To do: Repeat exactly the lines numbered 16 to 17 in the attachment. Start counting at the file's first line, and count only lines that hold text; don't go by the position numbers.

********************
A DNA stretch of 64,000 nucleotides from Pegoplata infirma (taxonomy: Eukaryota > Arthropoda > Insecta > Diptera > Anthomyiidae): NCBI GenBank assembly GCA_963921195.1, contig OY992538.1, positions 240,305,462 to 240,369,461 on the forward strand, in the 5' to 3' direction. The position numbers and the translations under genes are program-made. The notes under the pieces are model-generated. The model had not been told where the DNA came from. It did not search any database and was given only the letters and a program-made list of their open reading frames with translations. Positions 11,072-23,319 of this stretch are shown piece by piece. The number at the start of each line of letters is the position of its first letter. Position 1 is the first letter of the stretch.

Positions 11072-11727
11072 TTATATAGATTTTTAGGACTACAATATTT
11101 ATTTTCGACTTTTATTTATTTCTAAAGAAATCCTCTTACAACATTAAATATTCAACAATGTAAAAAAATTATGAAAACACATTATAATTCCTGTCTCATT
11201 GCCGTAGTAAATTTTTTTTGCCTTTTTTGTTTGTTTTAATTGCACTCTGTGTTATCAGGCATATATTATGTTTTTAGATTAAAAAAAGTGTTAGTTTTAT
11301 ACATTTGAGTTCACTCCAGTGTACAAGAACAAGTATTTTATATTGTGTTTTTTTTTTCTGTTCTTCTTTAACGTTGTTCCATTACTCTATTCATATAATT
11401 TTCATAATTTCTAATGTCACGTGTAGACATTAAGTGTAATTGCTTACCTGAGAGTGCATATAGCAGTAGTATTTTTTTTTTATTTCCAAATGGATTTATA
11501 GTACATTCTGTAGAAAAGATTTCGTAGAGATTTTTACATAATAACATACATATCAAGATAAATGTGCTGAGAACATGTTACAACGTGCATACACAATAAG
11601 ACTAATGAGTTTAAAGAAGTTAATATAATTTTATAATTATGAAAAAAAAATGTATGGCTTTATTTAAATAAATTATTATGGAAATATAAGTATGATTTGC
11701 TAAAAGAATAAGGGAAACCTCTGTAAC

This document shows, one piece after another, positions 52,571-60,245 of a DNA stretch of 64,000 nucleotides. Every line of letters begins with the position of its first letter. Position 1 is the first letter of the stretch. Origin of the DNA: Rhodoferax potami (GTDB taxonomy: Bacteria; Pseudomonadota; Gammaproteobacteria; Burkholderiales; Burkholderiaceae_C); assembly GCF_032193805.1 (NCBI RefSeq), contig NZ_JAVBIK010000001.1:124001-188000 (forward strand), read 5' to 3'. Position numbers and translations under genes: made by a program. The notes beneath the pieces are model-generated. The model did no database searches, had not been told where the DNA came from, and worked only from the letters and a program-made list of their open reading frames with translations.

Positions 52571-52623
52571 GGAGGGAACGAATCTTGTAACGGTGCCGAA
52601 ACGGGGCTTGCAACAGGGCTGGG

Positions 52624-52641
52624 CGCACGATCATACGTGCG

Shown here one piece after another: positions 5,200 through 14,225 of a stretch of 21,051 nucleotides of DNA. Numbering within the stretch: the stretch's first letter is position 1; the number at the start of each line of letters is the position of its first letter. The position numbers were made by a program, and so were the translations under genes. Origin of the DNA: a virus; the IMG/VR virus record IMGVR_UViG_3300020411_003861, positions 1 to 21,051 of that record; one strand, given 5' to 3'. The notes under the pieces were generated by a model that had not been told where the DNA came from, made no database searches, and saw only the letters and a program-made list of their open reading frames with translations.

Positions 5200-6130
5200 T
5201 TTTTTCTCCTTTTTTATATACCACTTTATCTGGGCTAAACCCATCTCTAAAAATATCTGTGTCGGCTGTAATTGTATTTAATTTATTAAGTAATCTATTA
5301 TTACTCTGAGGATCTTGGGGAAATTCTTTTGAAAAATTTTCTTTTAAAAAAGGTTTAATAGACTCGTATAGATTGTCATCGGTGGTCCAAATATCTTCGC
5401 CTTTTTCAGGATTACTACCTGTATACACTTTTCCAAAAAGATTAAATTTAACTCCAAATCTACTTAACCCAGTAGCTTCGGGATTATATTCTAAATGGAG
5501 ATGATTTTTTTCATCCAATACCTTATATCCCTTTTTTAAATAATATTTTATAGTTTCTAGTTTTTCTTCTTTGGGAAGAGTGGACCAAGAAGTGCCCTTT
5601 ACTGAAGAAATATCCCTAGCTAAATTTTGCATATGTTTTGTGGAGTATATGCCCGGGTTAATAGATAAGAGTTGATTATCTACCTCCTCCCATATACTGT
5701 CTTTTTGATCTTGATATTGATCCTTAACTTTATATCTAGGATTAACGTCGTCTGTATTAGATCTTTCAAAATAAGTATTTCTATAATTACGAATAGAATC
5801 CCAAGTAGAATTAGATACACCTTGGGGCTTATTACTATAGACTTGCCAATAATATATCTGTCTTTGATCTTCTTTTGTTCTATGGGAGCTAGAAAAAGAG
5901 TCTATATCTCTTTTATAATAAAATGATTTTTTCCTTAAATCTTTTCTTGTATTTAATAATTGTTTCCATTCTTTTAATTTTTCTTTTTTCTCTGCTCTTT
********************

52624 CGCACGATCATACGTGCG

Shown here one piece after another: positions 5,200 through 14,225 of a stretch of 21,051 nucleotides of DNA. Numbering within the stretch: the stretch's first letter is position 1; the number at the start of each line of letters is the position of its first letter. The position numbers were made by a program, and so were the translations under genes. Origin of the DNA: a virus; the IMG/VR virus record IMGVR_UViG_3300020411_003861, positions 1 to 21,051 of that record; one strand, given 5' to 3'. The notes under the pieces were generated by a model that had not been told where the DNA came from, made no database searches, and saw only the letters and a program-made list of their open reading frames with translations.